What Are Good Stress Engineer Qualities – Part 1
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Let us talk about some essential qualities that make a good stress engineer in Good Stress Engineer Qualities Part 1.
Over the years in my career I realized that in addition to being technically sound, there are other very important soft skills we need to get better at. I will try to cover some of them in this first part 1 of the series, in the context of stress engineering.
In reality these skills are not specific to stress engineering but universal.
Essential Quality 1 – Good Listener
This may sound like a cliche but it happened to me a number of times. For example, a designer is talking to me about a part or design concept and I almost immediately wander off into my own analysis thoughts. Right there, I lose focus on what she is saying. Well guess what, I may have missed some critical points. Pay close attention to what is being said in PDR and CDR meetings. Someone comes to you with a question, a good listener will be able to ask the right questions back and give meaningful thoughtful answers rather than barking something back.
It is tempting to immediately start thinking about analysis stuff while someone is talking about a design, or think about how the design may not work even before she is finished. Big mistake. So make sure you first listen carefully. There is no need to hastily get into analysis thought process. For that matter, it can be any one talking to you, a program manager, engineering manager or a project engineer, or may be your life partner. Our first job is to try and understand the point of view of the person talking to us. Then when asked, take your time to think before you start talking. It will go a long way in making you a better stress engineer.
I am still learning this essential skill, because in real life it is not as easy to be a good listener as we think it is. A conscious effort is needed, practice will get you there.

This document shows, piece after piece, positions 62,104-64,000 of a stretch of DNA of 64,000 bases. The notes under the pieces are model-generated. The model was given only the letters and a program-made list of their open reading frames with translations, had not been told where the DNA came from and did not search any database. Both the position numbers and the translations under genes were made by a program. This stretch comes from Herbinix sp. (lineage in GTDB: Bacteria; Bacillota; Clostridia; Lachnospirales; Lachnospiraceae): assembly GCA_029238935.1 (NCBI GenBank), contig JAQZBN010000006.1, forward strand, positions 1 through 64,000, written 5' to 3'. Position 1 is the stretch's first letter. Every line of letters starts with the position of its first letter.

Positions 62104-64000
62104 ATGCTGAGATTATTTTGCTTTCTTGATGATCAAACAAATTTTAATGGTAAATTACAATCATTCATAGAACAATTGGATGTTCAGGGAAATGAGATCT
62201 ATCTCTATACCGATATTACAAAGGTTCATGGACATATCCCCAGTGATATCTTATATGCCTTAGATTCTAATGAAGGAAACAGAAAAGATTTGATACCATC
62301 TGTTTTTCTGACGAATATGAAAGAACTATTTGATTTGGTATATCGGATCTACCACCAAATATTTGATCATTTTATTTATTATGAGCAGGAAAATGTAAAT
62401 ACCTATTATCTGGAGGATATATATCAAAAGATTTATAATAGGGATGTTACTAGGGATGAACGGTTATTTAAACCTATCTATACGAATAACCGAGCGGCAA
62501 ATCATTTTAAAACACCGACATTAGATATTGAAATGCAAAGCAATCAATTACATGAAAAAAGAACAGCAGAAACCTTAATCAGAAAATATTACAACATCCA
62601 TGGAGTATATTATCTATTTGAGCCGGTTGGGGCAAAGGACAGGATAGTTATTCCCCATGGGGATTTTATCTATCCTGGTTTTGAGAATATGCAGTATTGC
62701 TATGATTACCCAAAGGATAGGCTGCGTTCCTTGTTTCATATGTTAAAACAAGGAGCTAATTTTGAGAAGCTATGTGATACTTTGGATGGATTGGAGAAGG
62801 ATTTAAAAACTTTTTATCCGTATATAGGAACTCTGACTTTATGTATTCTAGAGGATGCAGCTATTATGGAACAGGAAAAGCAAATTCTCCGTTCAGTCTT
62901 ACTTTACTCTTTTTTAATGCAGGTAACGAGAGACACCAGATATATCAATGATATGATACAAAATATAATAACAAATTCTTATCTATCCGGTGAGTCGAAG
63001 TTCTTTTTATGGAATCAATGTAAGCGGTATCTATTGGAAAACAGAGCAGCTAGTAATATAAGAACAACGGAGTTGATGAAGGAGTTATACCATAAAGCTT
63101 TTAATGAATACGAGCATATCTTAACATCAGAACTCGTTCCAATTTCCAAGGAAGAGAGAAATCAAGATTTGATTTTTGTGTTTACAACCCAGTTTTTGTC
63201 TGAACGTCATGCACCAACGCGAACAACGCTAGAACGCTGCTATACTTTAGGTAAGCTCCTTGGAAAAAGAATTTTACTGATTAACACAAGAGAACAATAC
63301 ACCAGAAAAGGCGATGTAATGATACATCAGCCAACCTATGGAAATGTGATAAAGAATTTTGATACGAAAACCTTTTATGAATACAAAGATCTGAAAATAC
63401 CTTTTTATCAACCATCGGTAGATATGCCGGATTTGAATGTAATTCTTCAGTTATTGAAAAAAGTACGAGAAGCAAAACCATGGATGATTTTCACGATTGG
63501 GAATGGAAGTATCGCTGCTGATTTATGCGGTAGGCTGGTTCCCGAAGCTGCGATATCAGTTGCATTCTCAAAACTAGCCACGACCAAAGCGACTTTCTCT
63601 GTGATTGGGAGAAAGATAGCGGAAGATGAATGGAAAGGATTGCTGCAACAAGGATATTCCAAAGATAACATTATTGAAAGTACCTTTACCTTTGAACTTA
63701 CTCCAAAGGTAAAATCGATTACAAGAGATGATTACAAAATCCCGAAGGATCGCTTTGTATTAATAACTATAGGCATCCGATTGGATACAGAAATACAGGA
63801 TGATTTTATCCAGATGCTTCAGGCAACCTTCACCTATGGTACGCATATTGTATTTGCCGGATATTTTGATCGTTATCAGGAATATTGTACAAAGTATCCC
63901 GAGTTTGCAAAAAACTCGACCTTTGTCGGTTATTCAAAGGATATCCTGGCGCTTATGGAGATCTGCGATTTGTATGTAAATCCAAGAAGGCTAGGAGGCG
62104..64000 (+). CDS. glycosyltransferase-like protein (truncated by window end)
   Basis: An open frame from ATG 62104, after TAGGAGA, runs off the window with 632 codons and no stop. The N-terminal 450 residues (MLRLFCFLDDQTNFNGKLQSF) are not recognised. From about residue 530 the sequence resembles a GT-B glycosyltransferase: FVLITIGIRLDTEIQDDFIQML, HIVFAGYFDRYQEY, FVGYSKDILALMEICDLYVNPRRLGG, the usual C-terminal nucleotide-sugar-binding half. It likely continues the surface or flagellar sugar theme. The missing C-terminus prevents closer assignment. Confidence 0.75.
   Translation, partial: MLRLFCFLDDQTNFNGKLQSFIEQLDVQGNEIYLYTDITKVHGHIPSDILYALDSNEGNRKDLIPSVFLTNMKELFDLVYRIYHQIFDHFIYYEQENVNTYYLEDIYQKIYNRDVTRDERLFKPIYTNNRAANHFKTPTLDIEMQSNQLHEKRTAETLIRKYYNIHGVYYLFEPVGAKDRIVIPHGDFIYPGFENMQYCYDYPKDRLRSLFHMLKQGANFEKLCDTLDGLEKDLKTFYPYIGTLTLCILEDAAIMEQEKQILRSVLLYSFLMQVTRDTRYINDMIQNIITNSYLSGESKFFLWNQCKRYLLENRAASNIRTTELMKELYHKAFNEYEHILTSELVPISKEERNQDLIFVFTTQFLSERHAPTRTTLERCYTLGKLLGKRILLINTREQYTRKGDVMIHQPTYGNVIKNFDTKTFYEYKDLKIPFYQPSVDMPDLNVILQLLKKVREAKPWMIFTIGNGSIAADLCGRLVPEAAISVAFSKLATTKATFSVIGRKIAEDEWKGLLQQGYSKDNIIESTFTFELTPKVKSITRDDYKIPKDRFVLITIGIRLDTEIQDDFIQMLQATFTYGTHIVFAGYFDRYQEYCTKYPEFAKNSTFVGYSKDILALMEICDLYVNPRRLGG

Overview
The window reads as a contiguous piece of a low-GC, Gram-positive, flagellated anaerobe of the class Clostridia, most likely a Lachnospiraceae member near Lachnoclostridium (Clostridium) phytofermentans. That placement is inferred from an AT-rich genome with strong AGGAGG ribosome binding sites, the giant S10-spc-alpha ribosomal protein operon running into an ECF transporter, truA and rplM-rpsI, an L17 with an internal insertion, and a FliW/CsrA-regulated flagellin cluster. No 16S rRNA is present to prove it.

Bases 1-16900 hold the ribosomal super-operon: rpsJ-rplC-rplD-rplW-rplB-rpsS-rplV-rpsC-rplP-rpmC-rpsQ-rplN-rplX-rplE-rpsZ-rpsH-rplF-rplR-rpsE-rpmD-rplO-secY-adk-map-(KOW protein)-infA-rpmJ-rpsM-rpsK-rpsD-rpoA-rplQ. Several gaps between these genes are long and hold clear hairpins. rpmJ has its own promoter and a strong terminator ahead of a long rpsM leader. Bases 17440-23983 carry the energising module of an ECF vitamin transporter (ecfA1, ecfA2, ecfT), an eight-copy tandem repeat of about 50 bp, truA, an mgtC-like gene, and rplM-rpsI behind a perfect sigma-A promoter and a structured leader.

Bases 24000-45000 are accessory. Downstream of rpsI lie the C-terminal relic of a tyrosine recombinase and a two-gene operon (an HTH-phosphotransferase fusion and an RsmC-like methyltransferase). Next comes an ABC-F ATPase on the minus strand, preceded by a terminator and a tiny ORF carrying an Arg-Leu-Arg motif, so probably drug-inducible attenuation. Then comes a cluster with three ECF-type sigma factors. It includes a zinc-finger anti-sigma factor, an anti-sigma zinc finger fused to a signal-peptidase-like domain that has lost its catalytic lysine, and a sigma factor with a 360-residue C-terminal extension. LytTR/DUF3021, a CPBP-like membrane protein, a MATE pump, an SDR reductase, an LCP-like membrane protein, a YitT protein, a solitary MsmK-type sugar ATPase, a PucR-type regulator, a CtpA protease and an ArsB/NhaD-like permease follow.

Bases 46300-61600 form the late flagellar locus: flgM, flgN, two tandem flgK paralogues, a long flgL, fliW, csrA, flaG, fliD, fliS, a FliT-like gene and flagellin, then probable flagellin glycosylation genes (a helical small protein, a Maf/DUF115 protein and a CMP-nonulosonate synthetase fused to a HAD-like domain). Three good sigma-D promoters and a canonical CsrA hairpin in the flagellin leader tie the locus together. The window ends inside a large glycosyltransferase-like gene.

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Essential Quality 2 – Visualize the Physics
One of the best things we can do to try and understand a mechanism of a design is to visualize the physics and interaction happening under load at a particular point along the load path. How would the applied load be reacted? How can the system be stable or in static equilibrium?
For example, there is a panel sandwiched between a channel fitting and loaded transversely. How would the channel transfer the load and how can the joint stay in equilibrium? Imagine the physics in your brain as if you are holding it an applying the load. It helped me in many situations get clarity on the type of analysis that needs to be done.
This is how you can create meaningful FBD’s or Free Body Diagrams. I am still learning, but happy that I am working on it.
Essential Quality 3 - Go to the Production Shop
It is sad, but it is the truth. Most of our lives we are looking at the system screen at our desks. If you never go to the shop floor and get a good feel for the manufacturing of the parts you are looking at then it can be very dangerous for your career. Gain as much insight as possible on the production aspects of the parts you are analyzing. Get a physical feel for them, see, touch, smell, and get your hands dirty. You need to go and look at the raw material that make a sandwich panel, your comprehension will improve by leaps and bounds. You will appreciate the engineering a lot more than otherwise.
It is very important to find out the nitty gritty details about fabrication, aspect that affect the part's manufacturability, its supply chain issues such as lead times, cost issues, material availability and so on and so forth. A good stress engineer at the very least tries to get a good grasp of these things. This will tie into another quality we will discuss in the next part of the series, called "Cross Functionality".
In Part 2, we will discuss some more interesting qualities. I can see this series could be multiple parts so make sure you pay attention to the lines below, 😉
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